The trapezius flap can be utilized for reconstruction of defects of the upper mid-back, the base of the neck, and the shoulders. It is a broad, diamond-shaped superficial muscle located on the posterior thorax. It originates on the external occipital protuberance, the nuchal ligament, the medial superior nuchal line, and the spinous processes of C7-T12. It inserts on the lateral third of the clavicle, the acromion process, and the scapular spine. It is innervated by the eleventh cranial nerve, the spinal accessory nerve, and functions to move the scapula in a variety of directions. The dominant blood supply to the trapezius is the transverse cervical artery, which is a branch of the thyrocervical trunk arising from the subclavian artery. The overlying skin is supplied by musculocutaneous perforators, and the flap can be harvested as a muscular or myocutaneous flap. The cutaneous portion may extend up to 10 cm below the inferior edge of the muscle flap itself as long as one-third of the skin paddle overlies the trapezius muscle. Primary closure of the donor site is possible if the width of the skin paddle is less than 10 cm. To prevent dehiscence of the donor site closure, shoulder rotation and abduction should be minimized postoperatively for 4 to 6 weeks. Donor site morbidity is decreased if the surgeon preserves the superior 4 cm of the muscle, the spinal accessory nerve, and the insertion at the acromion .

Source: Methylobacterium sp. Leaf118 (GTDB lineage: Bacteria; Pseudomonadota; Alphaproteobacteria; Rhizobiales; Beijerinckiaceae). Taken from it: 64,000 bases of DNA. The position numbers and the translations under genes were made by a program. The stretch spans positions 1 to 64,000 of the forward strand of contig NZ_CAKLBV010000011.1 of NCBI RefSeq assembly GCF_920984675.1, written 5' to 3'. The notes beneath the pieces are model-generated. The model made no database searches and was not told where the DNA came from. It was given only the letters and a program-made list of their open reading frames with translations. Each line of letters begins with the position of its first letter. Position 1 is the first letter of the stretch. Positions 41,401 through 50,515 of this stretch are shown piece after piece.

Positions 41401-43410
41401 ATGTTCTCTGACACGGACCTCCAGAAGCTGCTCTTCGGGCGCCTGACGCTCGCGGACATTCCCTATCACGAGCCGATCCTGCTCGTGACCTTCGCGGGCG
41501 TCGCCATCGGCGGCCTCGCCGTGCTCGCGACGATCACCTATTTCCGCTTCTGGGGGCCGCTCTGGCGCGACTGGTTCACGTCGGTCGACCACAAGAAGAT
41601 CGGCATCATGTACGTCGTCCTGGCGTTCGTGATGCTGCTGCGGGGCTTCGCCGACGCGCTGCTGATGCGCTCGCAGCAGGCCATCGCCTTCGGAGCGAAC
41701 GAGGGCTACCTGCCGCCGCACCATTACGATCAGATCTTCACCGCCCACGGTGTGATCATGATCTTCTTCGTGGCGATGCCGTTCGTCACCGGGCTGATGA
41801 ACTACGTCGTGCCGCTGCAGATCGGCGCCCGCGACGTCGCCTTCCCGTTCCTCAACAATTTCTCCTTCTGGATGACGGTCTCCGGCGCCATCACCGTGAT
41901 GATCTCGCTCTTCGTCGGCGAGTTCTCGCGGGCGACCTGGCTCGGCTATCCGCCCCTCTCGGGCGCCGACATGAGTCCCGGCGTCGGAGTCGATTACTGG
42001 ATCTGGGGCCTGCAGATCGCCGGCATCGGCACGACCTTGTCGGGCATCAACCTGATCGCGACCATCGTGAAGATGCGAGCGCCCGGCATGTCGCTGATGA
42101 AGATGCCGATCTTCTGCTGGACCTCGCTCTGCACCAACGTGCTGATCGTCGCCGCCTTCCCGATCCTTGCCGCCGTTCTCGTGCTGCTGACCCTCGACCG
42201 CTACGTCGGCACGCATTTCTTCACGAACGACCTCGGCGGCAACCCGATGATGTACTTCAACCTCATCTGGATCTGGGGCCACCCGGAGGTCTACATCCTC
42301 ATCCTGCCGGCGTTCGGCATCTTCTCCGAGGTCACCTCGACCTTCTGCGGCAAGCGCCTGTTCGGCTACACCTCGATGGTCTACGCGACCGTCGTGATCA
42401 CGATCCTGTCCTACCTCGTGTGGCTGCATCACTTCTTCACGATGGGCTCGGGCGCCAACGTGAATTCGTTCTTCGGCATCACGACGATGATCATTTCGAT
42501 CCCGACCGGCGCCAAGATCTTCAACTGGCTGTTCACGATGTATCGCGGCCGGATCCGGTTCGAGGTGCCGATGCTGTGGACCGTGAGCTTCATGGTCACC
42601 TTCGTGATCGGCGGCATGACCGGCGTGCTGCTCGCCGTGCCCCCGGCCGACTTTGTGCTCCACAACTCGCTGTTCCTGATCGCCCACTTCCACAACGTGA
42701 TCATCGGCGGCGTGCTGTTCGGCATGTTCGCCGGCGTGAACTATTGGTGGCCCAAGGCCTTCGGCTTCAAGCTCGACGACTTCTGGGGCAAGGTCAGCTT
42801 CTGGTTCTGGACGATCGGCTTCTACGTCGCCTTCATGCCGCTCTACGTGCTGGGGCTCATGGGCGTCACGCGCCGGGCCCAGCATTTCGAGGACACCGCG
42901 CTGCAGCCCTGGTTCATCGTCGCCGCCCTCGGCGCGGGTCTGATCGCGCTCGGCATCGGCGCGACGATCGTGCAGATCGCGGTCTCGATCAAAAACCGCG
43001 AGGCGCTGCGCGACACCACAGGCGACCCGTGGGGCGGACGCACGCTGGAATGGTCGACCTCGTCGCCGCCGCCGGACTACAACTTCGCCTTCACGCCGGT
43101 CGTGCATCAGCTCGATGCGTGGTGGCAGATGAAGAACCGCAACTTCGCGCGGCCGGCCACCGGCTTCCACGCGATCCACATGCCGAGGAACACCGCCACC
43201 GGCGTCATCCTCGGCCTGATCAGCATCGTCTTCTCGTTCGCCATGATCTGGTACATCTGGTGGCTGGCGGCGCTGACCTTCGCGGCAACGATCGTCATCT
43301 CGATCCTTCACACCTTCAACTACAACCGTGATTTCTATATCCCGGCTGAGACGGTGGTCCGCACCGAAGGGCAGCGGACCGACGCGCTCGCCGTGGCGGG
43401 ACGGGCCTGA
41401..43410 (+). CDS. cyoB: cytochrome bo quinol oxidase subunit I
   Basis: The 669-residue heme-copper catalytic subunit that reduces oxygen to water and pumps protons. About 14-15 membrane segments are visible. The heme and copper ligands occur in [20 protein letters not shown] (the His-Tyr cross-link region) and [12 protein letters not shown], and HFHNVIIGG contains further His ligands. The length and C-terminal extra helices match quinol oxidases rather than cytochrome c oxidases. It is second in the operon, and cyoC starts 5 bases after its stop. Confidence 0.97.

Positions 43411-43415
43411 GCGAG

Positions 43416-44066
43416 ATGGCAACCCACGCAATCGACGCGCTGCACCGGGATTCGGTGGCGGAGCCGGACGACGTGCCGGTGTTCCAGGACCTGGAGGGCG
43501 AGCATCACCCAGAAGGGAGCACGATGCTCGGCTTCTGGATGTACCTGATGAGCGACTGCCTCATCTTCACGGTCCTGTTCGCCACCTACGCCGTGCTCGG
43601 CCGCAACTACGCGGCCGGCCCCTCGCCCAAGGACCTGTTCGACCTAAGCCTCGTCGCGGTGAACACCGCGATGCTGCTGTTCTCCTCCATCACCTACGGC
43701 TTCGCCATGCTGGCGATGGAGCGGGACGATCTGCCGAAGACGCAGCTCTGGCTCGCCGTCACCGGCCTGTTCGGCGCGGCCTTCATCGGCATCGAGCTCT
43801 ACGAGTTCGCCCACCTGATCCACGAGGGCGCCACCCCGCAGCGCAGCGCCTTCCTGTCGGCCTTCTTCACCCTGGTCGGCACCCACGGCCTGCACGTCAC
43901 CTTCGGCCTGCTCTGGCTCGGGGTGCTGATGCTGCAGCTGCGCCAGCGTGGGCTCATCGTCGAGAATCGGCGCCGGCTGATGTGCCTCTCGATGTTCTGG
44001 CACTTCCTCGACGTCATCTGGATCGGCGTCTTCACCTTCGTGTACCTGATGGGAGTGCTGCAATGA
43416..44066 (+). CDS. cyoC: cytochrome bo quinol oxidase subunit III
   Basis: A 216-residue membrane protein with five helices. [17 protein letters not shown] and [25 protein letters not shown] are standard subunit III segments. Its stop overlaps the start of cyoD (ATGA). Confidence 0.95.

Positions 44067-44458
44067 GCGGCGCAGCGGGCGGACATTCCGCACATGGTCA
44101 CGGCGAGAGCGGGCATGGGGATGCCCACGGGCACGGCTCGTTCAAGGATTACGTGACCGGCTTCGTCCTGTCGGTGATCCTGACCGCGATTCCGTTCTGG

The serratus anterior is generally not used as an isolated muscle in chest wall reconstruction. It originates on the surface of the superior eight or nine ribs and inserts on the costal aspect of the medial margin of the scapula. The superior portion of the muscle is supplied by the lateral thoracic artery and the inferior by the thoracodorsal artery. It is innervated by the long thoracic nerve, and injury to this nerve results in the classic winged scapula. It is primarily used for intrathoracic defects and may also be elevated with the latissimus dorsi to carry additional skin and tissue to the anterior surface of the chest for reconstruction.
6.2. Microsurgical free tissue transfer